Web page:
One of the best byproducts of blogging is that it allows me to look back over periods of time and see what I've been learning and thinking about. If I could blog as often as I'd like to, I think I'd internalize and put into practice more of what I learn. Here are the top things I've learned this year, most of which I've blogged about, some of which I haven't -- yet.
- When something doesn't go the way I expect it to, the most effective way to ensure that it doesn't happen again is to identify and correct what I did to contribute to missing the mark -- not look at what others did.
- Trying new things (like learning how to use a Mac after a dozen years of using a PC, or switching to a Motorola Q after three years of using a BlackBerry) is both a source of stress and expansion your brain. The stress is unwelcome, but the brain expansion -- while painful -- is a source of growth.
- The power of positive thinking is very powerful, indeed. We create far more of the reality we experience than we realize.
- Social networking sites are virtual gathering places.
- Social networking sites are far better for building and maintaining relationships one person at a time than having group conversations with many participants.
- The definition of spam is changing, but the non-illegal version still works wonders for 95% of the population.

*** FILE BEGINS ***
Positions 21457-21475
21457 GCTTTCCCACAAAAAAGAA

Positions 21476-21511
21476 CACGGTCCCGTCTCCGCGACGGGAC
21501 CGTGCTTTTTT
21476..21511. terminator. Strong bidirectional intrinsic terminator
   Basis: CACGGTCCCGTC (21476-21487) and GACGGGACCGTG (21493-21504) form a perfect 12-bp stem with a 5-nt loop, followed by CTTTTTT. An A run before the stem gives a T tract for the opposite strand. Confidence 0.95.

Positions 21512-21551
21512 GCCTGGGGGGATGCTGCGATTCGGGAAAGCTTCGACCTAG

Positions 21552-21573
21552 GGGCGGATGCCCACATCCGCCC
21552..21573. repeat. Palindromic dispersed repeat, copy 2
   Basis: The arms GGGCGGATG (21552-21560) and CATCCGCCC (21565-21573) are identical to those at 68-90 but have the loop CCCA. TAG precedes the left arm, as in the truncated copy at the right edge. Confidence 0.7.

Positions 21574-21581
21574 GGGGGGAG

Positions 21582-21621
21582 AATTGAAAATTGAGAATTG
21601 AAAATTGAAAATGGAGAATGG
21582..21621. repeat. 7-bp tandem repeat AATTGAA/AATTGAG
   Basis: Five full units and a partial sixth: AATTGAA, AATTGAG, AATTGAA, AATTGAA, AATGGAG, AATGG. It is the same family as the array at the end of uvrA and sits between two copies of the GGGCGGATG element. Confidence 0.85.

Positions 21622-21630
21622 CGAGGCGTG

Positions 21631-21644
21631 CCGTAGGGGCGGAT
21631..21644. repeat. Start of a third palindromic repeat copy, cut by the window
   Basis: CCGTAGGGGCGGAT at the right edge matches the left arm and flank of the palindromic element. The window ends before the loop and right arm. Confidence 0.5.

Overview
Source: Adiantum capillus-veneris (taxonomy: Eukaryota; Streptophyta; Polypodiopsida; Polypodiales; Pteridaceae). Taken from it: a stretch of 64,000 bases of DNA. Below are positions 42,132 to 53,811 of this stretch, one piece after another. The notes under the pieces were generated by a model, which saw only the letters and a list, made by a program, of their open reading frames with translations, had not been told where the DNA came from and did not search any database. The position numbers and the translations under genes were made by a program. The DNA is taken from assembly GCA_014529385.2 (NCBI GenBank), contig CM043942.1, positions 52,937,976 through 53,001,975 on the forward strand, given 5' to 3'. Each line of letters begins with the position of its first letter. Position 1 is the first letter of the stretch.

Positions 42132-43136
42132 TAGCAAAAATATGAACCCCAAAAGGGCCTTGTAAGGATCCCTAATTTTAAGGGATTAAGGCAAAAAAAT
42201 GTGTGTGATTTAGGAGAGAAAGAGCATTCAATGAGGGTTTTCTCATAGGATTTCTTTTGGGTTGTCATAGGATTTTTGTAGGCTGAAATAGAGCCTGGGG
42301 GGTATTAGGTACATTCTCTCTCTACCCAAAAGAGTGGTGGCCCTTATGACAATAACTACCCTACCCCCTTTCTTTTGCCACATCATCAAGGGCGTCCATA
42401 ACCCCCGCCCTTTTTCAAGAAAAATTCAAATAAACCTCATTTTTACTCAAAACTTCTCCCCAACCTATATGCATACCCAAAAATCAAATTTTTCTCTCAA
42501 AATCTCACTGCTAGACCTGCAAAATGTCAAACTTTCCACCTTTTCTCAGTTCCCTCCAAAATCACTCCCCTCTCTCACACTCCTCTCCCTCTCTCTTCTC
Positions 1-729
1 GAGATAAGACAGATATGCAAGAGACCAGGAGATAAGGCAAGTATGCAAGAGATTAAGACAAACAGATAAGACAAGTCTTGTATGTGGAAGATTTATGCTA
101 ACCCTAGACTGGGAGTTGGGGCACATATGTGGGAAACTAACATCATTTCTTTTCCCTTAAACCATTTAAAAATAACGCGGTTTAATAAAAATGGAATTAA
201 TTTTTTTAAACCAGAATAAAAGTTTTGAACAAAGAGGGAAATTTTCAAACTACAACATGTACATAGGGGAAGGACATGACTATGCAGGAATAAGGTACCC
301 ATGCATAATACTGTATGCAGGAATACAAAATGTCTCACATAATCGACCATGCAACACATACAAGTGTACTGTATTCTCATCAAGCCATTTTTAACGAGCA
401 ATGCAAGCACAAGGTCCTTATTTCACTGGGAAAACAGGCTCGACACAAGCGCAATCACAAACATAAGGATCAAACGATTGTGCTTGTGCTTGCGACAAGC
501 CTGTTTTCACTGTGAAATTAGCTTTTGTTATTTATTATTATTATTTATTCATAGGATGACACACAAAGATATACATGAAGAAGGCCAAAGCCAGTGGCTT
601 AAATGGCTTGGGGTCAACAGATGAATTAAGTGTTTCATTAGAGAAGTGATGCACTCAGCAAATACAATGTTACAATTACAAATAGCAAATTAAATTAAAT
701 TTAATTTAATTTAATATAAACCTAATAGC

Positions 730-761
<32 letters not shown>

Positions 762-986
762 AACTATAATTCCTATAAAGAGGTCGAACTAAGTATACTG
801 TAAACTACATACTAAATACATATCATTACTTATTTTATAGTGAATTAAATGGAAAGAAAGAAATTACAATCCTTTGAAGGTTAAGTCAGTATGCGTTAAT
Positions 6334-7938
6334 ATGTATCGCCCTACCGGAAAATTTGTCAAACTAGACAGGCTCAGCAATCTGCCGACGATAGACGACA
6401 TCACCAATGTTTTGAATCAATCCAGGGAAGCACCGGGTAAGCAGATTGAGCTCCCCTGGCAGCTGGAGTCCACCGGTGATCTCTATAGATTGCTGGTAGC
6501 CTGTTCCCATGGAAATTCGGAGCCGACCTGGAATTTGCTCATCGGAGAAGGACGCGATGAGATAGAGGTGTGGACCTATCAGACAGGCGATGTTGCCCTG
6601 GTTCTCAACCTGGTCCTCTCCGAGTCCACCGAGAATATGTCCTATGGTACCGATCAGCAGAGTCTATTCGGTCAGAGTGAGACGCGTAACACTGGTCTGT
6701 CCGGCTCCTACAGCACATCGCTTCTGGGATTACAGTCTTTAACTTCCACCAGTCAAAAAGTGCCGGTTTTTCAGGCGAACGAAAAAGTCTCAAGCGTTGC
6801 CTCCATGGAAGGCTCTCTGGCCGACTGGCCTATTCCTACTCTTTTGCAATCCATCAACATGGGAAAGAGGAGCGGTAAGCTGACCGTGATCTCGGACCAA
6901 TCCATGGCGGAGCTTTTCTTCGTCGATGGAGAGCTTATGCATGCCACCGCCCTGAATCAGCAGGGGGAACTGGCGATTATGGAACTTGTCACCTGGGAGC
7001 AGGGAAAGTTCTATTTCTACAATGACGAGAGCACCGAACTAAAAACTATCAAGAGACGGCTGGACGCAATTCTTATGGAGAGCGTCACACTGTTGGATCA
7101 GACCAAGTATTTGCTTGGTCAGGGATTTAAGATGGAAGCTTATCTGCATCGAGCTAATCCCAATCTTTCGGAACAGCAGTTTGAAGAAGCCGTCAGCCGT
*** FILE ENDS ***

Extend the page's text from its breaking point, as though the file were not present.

- Association executives are far too motivated by fear.
- Persistence pays.
- Criticism is free consulting.
- Generational differences are over-hyped. Life-stage is more important.
- One simple Google Alert isn't enough.
- Zoho is now where Google wants to be in three years.
- To become a leader, start by just being yourself.
- There are more liabilities than advantages to be gained by creating a Wikipedia entry for your association. (And I've actually changed my mind about this recently; creating your association's Wikipedia entry is just a liability -- stay tuned for details)
- Two monitors are better than one. And three monitors are better than two.
- We are all Hokies.
- Association executives don't read blogs. Whose fault is that? Ours.
- Associations need ways to communicate with attendees in the event of emergencies at meetings. Twitter is a good and cheap place to start.
- Move fast or get passed.
What are your best learnings of 2007?
Tagged: Association Management; Associations; CAE; Certified Association Executive